Cryptocurrency Uncertainty

If only law and commerce evolved in tandem, on a parallel timeline that yielded the certainty that business craves. Unfortunately, that hopeful yearning — at least as it relates to the emerging cryptocurrency conundrum — may be more wishful than ever.

In an era where rapid technological advancement is the order of the day — and seemingly becoming more so each and every day — the law, reactive by necessity and restrained in its development by the need for balance among competing societal forces, cannot hope to keep up. This is especially so in the early stages of progress, where lawmakers, regulators and courts can only watch as innovation lunges and lurches at its commercial promise, frequently turning to capital markets to sustain its development as it seeks the forms and outlets that will give it stability and a meaningful bottom line.

It’s not surprising, then, that investor euphoria frequently reaches boiling points in regulatory vacuums, only to dampen when regulators first step in. Of necessity, these initial steps are usually tentative and transitional measures aimed at the bad apples in the capital markets, but lacking the guidance that creates the certainty that propels investor confidence. In the meantime, as investors blink, the pace of innovation can suffer.

So it is with cryptocurrency and its underlying blockchain platform. Consider, for example, that Canada was the first nation to confront the legal issues surrounding cryptocurrency when it amended its money-laundering and terrorism-financing legislation to compel cryptocurrency dealers to register with the Financial Transactions and Reports Analysis Centre of Canada (FINTRAC), keep detailed records and report suspicious transactions. Almost five years later, final regulations have not been published, the rules have not yet come into force and may not come into force until 2020.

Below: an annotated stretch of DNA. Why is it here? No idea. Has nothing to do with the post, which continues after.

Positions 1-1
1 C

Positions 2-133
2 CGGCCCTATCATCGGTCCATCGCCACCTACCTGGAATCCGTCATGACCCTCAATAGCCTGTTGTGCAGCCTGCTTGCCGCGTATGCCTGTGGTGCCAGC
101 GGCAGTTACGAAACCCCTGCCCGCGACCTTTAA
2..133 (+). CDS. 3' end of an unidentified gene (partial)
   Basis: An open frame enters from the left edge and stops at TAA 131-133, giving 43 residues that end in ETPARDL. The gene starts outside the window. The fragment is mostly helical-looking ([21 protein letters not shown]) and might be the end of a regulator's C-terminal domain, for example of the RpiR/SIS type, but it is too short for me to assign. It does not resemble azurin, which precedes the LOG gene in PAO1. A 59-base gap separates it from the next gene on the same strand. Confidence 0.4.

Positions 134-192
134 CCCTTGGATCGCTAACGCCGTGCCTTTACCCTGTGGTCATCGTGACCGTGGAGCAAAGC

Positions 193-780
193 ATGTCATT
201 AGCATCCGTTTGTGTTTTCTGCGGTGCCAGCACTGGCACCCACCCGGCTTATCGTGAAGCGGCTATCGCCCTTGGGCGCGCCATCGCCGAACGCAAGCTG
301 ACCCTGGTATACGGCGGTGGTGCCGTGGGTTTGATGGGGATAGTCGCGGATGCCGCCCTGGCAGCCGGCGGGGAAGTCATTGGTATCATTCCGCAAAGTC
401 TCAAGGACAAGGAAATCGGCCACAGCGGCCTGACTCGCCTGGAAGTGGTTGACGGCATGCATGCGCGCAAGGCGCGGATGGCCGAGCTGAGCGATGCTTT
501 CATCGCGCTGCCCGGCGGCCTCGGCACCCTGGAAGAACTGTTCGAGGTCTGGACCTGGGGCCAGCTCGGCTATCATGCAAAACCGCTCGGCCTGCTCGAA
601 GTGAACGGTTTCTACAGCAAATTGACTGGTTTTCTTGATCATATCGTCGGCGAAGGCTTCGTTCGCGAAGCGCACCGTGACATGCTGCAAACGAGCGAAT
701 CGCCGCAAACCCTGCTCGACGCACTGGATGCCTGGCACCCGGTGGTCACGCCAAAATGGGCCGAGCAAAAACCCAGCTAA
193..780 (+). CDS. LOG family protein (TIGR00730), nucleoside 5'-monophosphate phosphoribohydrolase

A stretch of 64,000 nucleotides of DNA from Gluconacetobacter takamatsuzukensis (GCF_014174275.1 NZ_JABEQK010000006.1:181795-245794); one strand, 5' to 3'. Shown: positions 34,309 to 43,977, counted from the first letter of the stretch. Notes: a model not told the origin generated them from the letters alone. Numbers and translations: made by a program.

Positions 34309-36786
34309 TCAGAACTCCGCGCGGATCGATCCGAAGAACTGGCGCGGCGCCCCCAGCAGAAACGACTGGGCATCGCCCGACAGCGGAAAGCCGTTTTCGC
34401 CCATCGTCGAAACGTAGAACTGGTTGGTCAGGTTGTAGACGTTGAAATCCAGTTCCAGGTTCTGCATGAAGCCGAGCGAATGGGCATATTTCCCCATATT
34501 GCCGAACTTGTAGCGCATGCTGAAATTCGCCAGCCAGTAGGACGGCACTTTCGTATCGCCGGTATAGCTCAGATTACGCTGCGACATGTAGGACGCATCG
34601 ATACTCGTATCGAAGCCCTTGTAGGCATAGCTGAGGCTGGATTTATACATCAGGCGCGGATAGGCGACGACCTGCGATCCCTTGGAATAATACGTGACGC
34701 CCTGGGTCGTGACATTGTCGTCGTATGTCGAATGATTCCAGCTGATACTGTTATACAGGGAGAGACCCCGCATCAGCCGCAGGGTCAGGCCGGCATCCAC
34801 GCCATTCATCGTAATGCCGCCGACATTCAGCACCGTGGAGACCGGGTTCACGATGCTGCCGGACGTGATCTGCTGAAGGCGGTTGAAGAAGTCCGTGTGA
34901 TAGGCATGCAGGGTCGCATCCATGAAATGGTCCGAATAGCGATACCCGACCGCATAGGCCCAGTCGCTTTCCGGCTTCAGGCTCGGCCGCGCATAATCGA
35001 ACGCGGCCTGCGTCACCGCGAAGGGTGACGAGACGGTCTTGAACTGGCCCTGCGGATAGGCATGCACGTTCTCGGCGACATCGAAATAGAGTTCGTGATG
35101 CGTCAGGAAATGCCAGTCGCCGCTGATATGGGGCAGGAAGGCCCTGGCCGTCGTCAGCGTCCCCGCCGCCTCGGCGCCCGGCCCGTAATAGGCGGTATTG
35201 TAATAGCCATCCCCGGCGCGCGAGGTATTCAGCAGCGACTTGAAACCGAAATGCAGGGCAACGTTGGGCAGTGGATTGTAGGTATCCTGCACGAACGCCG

Even core questions about the nature of blockchain assets remain unanswered.

“We still don’t have a formal position by several regulators as to the nature of digital assets and whether or when blockchain-based offerings such as tokens are securities as opposed to currencies,” says Usman Sheikh in Gowling WLG’s Toronto office. “If there’s a lack of clarity on this most basic issue, we can see how uncertainty continues to reign in many areas of the law.”

It is true that 2018 saw domestic and foreign regulators take longer, harder looks at cryptocurrency regulation and enforcement. In 2018, both the Canadian Securities Administrators (CSA) and the US Securities and Exchange Commission (SEC) confirmed that most initial coin offerings (ICOs) were subject to their jurisdiction. Later in the year, both regulators cautioned stakeholders about the potential unlawfulness of online platforms for trading digital assets. The CSA also issued a staff notice emphasizing the importance of token purchasers’ reasonable expectation of profit in acquiring tokens as a sign that the ICO was an investment contract subject to securities laws.

There’s little doubt that the increasingly focused regulatory atmosphere and the accompanying investor uncertainty — both of which represent a moving dot on the continuum from the “Wild West” atmosphere that prevailed to propel Bitcoin to a market high near $20,000 in December 2017 — is at least partially responsible for the fall in Bitcoin’s value to about $3,600 in January 2019.